What’s going on in Aichi?

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Aichi, home of Toyota and miso sauce, is normally a rather staid and sensible place; it’s emphatically not Tokyo – no maid cafes or love hotels here, thank you very much.

But recently there have been some strange goings on. The national English language newspaper printed the following disturbing story

This bizarre-sounding crime is actually much easier to carry out in Japan, where people remove their shoes all the time and leave them outside a room or building. I’ve sometimes wondered whether I’ll ever see my shoes again as I leave them outside a popular shrine or temple alongside a hundred other pairs – but so far, they’ve always been right there where I left them when I return.

But this chap was no opportunist shoe thief – he replaced the shoes he stole with a brand new pair in the same style and same size, which must have involved a quick dash to the shoe shop before the woman came out and put her own shoes back on.

A music teacher noticed that her rather worn shoes had morphed into new shoes when she went to put them back on at the end of a day’s teaching, and contacted the police. Hiroaki Katsu was arrested and they found 20 pairs of shoes in his house – presumably the other 19 women had been only too delighted to get a new pair of shoes and didn’t bother troubling the police with their Cinderella moment.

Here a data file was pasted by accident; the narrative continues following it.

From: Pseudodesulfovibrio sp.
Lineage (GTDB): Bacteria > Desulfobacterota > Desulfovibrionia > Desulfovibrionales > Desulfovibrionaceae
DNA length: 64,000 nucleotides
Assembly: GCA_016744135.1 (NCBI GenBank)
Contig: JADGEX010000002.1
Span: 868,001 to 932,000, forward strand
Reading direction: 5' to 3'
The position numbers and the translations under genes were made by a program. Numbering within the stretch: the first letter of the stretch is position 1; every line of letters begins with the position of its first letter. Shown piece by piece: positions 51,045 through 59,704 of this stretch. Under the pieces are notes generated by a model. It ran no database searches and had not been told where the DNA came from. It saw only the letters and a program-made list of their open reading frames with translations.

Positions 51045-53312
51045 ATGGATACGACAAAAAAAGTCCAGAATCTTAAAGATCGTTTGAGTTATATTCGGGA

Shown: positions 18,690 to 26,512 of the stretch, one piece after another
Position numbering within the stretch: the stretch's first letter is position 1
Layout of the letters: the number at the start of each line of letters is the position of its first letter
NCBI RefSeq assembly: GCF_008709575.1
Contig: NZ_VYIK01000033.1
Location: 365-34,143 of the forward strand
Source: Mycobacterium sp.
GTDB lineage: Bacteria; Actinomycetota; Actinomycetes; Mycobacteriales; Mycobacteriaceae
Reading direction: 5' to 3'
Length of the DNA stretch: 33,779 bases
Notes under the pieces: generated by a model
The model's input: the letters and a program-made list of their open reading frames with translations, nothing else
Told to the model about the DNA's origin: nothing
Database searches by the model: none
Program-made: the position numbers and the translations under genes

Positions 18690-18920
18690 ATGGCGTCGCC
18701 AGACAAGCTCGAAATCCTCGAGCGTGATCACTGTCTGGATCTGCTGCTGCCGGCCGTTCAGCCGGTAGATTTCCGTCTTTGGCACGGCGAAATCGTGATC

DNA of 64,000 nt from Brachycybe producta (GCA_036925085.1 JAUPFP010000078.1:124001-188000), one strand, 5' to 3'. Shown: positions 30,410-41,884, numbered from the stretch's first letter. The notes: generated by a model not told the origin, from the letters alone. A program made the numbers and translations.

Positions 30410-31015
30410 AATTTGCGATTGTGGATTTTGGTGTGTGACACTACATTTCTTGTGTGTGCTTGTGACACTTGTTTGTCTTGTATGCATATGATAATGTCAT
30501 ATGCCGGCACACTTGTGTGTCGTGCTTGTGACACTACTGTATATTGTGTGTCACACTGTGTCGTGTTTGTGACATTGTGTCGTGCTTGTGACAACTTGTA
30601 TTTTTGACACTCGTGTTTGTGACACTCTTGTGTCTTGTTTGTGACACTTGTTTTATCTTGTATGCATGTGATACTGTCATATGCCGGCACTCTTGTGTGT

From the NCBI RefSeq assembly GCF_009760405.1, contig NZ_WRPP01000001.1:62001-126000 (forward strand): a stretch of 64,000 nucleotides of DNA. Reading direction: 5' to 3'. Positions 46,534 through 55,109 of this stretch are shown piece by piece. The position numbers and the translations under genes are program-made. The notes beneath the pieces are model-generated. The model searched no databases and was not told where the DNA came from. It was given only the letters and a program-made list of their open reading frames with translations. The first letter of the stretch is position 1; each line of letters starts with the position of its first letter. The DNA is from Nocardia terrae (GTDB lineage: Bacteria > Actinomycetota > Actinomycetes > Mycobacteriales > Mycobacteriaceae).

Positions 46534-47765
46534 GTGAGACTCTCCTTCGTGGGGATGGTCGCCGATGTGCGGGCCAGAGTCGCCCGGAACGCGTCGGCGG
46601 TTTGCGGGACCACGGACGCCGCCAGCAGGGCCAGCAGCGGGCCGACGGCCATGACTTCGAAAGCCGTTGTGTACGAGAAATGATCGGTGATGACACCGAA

“I wanted to smell the scent of women’s shoes,” Katsu said.

I have a lovely, fragrant pair of trainers which I shall be leaving hopefully outside my door this week.

The second bizarre crime reported this week was the theft of seven piano covers. Yoshitaka Mizuno has been arrested and charged with the theft. He stole one from a high school in Nagoya, but it’s unclear where he nicked the other six – and it’s equally unclear why on earth he stole them. Apparently most people who steal weird things do it for the smell (hence the shoes), but do used piano covers have a particular smell??

Aichi crime number three: a woman left the supermarket and drove a short way before realising that she had a flat tyre. As she stopped to look at it, another car drove up and the driver, Yoshita Harada, offered to help her replace the tyre. She became suspicious because exactly the same thing had happened to her last year. She called the police who checked CCTV footage and found that Harada had slashed her tyre in the supermarket car park. He then followed her, to be the first on the scene and offer assistance.

He admitted to police that he had done it to meet the woman, and confessed that he had already tried the tactic about 1,000 times – always unsuccessfully. But this time he surpassed himself by targeting someone for a second time, so he was not only unsuccessful, but also arrested. He now has to wear a GPS tracker so that his parents can ensure that he stays out of trouble. Poor parents … he’s 32 years old.

Elsewhere in Japan this week, a British man has been arrested for posting his empty bento lunchbox, chopsticks and drink bottle into a postbox, and a man in Kobe was arrested after filling his ex-girlfriend’s mailbox with fried chicken.

It seems to me that being a policeman is much more interesting in Japan than anywhere else in the world.